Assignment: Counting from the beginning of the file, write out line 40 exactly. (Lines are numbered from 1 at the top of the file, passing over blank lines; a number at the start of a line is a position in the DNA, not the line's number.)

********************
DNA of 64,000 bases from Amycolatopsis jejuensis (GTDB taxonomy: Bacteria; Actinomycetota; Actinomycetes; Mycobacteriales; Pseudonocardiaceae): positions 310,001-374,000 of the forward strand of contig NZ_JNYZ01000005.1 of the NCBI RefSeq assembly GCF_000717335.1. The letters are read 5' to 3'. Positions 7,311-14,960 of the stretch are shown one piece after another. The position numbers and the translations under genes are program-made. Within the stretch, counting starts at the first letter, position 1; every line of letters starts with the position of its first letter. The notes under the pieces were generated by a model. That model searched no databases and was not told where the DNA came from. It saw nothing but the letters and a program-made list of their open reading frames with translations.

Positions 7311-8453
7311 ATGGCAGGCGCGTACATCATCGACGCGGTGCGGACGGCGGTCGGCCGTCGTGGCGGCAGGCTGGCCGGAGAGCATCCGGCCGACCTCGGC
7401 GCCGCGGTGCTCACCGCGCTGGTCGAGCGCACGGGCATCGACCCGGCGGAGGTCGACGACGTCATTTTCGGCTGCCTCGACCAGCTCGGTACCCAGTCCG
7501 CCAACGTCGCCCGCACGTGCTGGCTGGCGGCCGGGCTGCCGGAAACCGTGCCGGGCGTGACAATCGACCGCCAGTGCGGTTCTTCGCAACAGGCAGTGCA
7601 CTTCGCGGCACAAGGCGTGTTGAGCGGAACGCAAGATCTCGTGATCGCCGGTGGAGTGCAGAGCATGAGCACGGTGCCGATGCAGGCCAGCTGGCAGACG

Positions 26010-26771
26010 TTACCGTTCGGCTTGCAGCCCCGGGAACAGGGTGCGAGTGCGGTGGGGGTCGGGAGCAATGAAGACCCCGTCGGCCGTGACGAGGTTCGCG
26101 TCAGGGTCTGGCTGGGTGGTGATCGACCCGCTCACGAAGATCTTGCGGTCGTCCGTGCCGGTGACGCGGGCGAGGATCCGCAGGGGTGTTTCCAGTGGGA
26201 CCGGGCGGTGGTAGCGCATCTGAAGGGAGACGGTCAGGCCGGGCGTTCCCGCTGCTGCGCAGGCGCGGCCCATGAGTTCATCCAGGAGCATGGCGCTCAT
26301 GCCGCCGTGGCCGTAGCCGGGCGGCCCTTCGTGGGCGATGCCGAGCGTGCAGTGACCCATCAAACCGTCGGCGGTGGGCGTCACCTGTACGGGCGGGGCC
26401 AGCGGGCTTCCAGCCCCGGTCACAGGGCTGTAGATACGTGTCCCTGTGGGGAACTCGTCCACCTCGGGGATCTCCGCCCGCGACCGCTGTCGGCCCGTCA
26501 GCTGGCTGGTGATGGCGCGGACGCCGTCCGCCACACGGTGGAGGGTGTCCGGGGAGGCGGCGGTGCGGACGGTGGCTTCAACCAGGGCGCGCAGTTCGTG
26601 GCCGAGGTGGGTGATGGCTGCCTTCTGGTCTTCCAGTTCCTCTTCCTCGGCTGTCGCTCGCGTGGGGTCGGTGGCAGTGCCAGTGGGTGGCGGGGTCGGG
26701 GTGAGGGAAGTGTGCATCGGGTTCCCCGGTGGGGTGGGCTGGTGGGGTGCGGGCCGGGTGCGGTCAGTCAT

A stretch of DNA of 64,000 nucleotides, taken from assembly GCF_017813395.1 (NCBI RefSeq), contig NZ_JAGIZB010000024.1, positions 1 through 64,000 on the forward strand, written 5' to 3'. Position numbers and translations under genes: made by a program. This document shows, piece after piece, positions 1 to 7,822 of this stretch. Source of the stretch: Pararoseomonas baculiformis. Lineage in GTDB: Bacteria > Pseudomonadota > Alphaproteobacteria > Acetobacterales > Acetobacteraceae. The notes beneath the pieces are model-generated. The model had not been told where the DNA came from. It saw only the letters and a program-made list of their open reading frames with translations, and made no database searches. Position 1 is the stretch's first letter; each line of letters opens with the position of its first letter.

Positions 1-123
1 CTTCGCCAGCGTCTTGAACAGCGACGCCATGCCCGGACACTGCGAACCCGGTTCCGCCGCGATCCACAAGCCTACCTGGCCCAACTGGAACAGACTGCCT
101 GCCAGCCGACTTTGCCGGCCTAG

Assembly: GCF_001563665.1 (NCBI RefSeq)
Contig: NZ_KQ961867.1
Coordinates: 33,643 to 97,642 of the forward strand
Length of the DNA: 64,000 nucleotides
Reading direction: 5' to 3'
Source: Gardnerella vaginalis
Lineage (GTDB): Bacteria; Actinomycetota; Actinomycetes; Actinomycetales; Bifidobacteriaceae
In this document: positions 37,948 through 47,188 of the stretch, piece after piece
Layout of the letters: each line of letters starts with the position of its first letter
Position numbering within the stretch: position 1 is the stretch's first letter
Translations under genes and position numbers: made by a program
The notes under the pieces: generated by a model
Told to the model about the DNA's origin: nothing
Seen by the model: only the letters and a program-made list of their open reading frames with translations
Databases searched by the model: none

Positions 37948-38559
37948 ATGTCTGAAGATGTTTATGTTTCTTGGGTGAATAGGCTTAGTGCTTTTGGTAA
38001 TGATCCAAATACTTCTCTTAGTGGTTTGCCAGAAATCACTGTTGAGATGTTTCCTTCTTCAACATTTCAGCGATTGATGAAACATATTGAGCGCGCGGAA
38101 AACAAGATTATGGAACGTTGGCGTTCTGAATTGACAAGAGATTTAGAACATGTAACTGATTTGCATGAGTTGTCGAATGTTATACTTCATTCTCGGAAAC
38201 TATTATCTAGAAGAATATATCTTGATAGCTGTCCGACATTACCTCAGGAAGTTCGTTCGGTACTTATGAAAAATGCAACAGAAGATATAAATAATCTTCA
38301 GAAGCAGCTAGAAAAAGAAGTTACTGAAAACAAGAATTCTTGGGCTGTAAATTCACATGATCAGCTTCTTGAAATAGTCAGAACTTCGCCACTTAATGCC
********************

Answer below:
38301 GAAGCAGCTAGAAAAAGAAGTTACTGAAAACAAGAATTCTTGGGCTGTAAATTCACATGATCAGCTTCTTGAAATAGTCAGAACTTCGCCACTTAATGCC